Audit: Spending irregularities found in 3 prosecutor offices

FRANKFORT, Ky. (AP) — A review of three county attorney offices turned up spending irregularities that included a former statewide candidate awarding large bonuses to his wife, Kentucky's auditor said Thursday.

Findings from the special examinations of the Boyd, Gallatin and Lawrence county attorney offices will be turned over to state and federal law enforcement authorities, state Auditor Mike Harmon said. The review covered activity from July 1, 2017 to June 30, 2019, he said.

Based on the findings, Harmon called on state lawmakers to enact legislation next year to require an annual audit of all county attorney offices.

“If we truly want to shine the light of transparency on how public funds are spent, then county attorneys must be included in the same way fiscal courts, sheriffs and clerks are held accountable to the taxpayers,” the auditor said.

In Lawrence County, auditors found that County Attorney Michael Hogan awarded employees with $134,500 in bonuses from delinquent tax fees, Harmon said. Hogan's wife received $126,500 of the amount, the auditor said.

The awarding of bonuses violates the state's Constitution unless the recipients are being paid for work performed, Harmon's office said. The bonuses also might violate local ethics rules because more than 90% went to the prosecutor's wife, providing a substantial benefit to him, it said.

The findings are being referred to the FBI, the IRS, the state attorney general's office, the state revenue department and the Lawrence County Ethics Commission, Harmon said.

Hogan ran for attorney general in 2015 and for lieutenant governor in 2019 on a ticket with gubernatorial candidate Robert Goforth. Hogan lost both times in the Republican primary.

In his response to the auditor's review, Hogan said his wife, Joy Hogan, is the “central figure" in the office's daily operations, handling multiple duties, and that her value to the office is “undisputed."

Her employment complies with the county's ethics code, he said, noting that the local ethics commission determined years ago that she was “best qualified" for her role in the office.

County attorneys have “wide latitude” for discretionary spending of the delinquent tax fund, Michael Hogan said. The salary supplements awarded to his wife amounted to “honest pay for honest work" that benefited the public, he said. However, he said he will end all supplementary salary payments to employees out of the delinquent tax fund.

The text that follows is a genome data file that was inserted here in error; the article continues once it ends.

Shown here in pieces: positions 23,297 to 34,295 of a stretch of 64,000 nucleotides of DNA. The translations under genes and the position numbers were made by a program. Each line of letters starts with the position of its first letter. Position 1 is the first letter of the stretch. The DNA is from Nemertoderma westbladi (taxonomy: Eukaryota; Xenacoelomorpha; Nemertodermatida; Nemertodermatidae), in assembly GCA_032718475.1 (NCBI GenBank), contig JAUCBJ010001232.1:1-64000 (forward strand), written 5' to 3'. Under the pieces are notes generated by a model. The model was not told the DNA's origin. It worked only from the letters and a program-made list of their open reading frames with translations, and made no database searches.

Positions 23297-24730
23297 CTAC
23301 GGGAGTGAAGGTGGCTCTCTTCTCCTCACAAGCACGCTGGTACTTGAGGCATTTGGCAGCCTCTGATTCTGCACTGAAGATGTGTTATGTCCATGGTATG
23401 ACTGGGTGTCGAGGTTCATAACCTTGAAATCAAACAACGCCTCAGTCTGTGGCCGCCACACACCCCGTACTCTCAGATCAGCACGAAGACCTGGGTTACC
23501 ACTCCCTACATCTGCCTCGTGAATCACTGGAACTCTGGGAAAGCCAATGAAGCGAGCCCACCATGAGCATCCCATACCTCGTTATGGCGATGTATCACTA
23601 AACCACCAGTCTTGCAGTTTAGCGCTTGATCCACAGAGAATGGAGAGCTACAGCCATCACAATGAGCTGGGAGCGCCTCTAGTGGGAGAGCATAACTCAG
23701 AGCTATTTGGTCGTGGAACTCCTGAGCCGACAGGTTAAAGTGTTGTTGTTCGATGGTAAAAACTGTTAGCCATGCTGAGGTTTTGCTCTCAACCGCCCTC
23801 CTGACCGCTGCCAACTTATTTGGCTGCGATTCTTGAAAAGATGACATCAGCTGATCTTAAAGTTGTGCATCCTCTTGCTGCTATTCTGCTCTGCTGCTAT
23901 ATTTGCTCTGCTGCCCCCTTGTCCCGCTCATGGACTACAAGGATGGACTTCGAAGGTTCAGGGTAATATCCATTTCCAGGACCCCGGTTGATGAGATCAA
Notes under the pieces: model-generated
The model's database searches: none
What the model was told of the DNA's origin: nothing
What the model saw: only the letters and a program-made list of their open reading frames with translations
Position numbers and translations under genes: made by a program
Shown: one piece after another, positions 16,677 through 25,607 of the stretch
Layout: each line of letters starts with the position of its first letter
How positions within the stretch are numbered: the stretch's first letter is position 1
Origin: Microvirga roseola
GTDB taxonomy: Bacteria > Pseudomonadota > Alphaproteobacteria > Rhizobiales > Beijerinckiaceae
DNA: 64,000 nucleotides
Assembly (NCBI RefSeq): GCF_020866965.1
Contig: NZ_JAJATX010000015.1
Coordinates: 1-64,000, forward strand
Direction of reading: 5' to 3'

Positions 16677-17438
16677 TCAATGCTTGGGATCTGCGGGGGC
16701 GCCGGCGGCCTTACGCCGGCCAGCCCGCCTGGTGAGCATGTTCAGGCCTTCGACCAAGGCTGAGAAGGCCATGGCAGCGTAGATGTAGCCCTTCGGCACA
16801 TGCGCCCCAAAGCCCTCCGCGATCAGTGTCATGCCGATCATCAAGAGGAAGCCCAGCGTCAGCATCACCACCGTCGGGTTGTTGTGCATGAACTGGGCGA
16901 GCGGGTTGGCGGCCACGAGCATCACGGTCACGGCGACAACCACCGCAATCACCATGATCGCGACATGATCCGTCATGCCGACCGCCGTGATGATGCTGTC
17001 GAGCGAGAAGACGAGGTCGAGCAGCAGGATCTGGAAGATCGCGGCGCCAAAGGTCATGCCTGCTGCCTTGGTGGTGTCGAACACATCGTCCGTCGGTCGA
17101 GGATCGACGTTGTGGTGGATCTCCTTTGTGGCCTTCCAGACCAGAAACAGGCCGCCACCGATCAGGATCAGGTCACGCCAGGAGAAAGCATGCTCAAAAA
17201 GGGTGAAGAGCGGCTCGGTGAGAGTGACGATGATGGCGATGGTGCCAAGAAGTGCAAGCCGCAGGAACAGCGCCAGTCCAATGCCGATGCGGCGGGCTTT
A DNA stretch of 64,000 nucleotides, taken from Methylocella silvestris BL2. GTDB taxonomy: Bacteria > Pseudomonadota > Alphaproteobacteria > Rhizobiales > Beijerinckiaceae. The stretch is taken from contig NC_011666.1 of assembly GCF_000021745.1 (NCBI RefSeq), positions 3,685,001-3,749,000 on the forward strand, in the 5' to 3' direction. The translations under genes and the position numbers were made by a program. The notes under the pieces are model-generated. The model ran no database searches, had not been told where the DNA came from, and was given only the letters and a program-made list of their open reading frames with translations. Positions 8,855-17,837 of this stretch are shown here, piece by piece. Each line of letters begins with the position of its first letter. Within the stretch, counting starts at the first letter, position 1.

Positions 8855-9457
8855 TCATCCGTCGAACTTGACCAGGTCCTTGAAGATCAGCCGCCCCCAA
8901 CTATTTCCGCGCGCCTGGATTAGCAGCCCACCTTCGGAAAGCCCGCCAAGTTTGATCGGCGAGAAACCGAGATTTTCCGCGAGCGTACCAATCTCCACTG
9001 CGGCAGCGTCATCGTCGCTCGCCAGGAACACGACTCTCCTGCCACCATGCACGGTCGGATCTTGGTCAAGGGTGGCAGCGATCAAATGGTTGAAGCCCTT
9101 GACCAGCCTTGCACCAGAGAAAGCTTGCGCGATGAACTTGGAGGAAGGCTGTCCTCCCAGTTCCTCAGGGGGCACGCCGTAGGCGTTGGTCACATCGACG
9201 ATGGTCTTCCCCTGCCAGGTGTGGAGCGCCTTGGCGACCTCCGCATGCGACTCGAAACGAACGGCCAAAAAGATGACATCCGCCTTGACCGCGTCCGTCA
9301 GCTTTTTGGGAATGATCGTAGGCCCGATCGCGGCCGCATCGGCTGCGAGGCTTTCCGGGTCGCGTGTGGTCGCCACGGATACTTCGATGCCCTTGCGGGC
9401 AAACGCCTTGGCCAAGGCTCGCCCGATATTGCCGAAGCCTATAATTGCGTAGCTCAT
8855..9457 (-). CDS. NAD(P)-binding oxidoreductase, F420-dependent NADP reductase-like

In Gallatin County, the review found the county attorney's office paid more than $36,000 for both personal expenses and expenses related to the county attorney's private law office, Harmon said. Most of the funds came from the delinquent tax fund, he said.

Auditors discovered that accounts with the county attorney’s office were used to pay credit card bills, a family cellphone bill, expenses for the private law practice and a loan to the county attorney’s private law office, the auditor said.

The findings will be referred to the FBI, the state attorney general's office and the Gallatin County Ethics Commission, he said.

In his response, Gallatin County Attorney John G. Wright said he takes the auditor's report “very seriously" and has already started the process of “correcting the alleged errors." He said he has hired a CPA to review the audit and make recommendations on “best practices" going forward.

Wright said he questions some findings related to personal expenses, but added that “steps are under way to reconcile all accounts to preserve the sanctity of public funds."

Meanwhile, a review of the Boyd County Attorney’s Child Support Enforcement office showed more than $16,000 in excess payments to a former CSE office supervisor, the auditor said.

Documents detailed questionable activities by the former supervisor, including falsified expense reimbursement requests, altered supporting documents for expenditures and excess income and unearned benefits paid to the supervisor, Harmon said.

A Kentucky State Police investigation led to the former supervisor's indictment on 77 charges last year related to more than $113,000 allegedly taken by her over a seven-year period, he said.

The findings are being sent to the FBI and state attorney general's office, the auditor said.

In his response, Boyd County Attorney C. Phillip Hedrick said the child support matters “are reportedly being investigated.”

The special examinations found problems in several other county attorney offices. In six current offices, the percentage of expenditures tested that had no supporting documentation exceeded 36%, the auditor said. Also, eight county attorney offices examined failed to turn over excess cold check fees to their respective fiscal courts, which is required by state law, he said.